In addition, the team only returned five guys who were contributors during the Heat's championship runs in 2012 and 2013 in Wade, Bosh, Mario Chalmers, Norris Cole, and Udonis Haslem.

As a result, their offensive and defensive ratings both fell to 21st in the NBA, the bottom third of the league.

They would finish the season 37-45, but the seeds of a rebirth were planted. First, the Heat traded for Goran Dragic from the Phoenix Suns during the season.

And with the 10th pick in the 2015 NBA Draft, the Miami Heat would select Justise Winslow from Duke University – a promising young player whose potential would give the Heat a chance to snag a battle-tested veteran down the line.


Despite Bosh missing time once again due to a blood clot in his left leg, the Heat not only returned to the playoffs in the 2015-2016 season, they made a leap from 10th place to third with a 48-34 record, reaching the Eastern Conference semifinals before falling to the Toronto Raptors.

The big breakout star of the season was Hassan Whiteside, who averaged 14.2 points, 11.8 rebounds, and 3.7 blocks and helped return the Heat to elite status on the defensive end with a 105.3 rating.

Whiteside is no longer in Miami, as his contract played a pivotal role in the Heat bringing on both Meyers Leonard and Jimmy Butler. But we'll get there.


The 2016-2017 season officially marked the end of the "Big 3" era in Miami.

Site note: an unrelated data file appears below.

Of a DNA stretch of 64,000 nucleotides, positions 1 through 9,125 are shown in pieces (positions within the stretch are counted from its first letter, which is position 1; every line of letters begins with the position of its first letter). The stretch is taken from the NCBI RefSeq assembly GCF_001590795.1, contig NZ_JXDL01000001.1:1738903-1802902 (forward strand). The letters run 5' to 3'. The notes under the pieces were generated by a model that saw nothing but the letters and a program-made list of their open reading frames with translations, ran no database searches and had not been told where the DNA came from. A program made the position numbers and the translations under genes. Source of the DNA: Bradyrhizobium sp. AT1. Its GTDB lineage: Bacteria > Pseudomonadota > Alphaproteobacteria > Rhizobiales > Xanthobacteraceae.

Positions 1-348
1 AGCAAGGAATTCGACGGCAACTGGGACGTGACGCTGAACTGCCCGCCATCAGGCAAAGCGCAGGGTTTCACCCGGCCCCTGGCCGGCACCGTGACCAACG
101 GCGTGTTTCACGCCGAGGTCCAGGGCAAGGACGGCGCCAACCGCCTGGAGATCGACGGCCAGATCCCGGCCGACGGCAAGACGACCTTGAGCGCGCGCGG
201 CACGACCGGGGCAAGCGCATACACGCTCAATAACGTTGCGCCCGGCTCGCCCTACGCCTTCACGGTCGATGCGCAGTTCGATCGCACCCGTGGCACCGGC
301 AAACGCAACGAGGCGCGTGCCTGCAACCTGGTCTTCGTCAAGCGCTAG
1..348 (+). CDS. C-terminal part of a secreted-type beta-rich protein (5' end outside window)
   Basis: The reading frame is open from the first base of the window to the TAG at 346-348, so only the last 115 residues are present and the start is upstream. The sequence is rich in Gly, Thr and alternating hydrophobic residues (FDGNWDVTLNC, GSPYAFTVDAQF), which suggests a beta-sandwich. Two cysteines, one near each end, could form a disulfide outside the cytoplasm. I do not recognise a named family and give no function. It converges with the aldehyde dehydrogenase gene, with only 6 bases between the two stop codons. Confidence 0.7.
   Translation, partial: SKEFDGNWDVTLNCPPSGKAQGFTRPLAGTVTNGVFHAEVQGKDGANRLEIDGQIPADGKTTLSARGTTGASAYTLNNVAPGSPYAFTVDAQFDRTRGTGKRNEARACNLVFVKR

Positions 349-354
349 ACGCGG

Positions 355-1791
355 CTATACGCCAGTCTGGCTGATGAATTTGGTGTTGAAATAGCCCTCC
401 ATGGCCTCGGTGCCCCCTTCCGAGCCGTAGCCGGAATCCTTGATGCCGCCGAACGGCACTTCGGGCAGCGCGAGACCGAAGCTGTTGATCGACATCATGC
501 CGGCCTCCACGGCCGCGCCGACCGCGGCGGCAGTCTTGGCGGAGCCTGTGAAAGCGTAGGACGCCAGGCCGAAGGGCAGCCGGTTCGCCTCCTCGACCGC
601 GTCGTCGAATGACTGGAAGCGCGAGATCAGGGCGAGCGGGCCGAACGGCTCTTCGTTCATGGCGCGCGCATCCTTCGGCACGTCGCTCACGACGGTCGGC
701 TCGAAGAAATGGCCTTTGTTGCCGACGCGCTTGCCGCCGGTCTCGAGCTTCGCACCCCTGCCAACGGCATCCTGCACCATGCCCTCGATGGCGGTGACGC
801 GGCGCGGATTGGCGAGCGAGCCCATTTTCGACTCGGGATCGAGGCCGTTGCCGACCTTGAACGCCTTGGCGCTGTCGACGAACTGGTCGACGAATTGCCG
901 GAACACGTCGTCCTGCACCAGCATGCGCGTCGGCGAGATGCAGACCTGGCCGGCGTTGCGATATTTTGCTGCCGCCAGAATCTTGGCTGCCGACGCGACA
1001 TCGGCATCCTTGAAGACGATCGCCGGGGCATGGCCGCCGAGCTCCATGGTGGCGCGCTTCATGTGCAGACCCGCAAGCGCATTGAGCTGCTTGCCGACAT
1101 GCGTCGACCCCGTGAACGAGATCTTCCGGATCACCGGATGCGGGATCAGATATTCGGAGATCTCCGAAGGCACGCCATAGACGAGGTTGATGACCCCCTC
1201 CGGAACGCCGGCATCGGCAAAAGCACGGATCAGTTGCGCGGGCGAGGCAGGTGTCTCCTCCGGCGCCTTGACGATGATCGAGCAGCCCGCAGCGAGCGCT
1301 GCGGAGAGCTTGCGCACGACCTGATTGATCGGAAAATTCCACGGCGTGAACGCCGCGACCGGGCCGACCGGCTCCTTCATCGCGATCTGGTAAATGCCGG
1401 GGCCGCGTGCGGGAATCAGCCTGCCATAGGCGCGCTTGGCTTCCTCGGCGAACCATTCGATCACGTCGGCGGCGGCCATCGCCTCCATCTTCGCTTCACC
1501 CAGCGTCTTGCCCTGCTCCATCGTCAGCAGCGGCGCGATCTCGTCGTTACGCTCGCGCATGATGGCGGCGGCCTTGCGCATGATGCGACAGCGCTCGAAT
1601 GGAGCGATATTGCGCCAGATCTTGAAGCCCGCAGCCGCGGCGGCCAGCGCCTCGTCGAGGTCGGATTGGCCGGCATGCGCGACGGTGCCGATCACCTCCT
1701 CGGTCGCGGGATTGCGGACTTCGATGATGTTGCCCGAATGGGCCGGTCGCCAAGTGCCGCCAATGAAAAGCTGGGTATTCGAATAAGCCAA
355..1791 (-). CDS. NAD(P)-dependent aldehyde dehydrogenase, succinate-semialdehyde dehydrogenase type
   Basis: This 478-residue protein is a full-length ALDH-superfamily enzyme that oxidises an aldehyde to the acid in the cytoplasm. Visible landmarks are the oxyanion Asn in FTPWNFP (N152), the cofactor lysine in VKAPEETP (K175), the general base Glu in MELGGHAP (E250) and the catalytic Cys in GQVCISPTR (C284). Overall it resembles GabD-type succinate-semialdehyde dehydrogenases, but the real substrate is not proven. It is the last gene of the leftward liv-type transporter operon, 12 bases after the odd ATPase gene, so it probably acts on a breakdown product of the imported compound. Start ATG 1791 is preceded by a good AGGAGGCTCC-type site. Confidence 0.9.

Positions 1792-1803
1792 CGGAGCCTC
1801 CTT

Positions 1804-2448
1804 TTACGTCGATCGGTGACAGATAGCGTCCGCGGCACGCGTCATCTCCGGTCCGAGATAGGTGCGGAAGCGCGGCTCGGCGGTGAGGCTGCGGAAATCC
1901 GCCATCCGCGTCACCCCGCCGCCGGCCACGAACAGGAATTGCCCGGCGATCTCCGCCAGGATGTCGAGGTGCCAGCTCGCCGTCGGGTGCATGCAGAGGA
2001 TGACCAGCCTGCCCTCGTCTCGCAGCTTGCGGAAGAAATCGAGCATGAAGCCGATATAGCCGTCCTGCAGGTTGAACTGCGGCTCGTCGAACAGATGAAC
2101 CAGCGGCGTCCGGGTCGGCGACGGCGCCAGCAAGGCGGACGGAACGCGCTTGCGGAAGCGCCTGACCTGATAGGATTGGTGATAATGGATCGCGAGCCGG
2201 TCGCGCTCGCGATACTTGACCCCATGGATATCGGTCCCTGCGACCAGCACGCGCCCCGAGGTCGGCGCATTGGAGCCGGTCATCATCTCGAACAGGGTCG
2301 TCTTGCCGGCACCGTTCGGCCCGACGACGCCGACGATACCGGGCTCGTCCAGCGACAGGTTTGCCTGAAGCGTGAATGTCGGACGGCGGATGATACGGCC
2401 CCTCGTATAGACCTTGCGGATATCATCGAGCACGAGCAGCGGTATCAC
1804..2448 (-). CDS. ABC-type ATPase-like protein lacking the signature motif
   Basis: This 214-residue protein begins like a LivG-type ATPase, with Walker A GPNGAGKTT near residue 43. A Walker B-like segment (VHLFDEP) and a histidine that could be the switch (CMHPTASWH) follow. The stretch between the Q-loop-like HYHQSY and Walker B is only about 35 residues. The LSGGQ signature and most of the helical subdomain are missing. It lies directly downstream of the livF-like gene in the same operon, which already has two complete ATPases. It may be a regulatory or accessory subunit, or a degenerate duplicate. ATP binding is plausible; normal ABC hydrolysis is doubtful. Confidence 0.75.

With James gone for two seasons now, and Bosh forced to retire due to the aforementioned blood clots, the Heat were already down two-thirds of the trio. But the final blow was dealt with Dwyane Wade leaving for the Chicago Bulls during the offseason.

With his departure, the Heat would miss the playoffs, missing out on the final spot to Wade and the Bulls, though both had identical 41-41 records.

That stroke of bad fortune would turn out to be a blessing, however. For the second time in three seasons, the Heat found themselves in the lottery – and selected Bam Adebayo with the 14th pick.


As the pieces came together, 2018 showed what the new-look Heat were capable of.

Miami would once again return to the NBA playoffs, finishing 44-38 on the backs of an All-Star campaign from Dragic.

He would average 17.3 points and 4.8 assists to keep an otherwise paltry offense afloat in Miami. The Heat ranked 22nd in offensive rating with a 107.6 rating, but were dominant defensively with a 107.1 rating (good for eighth in the league).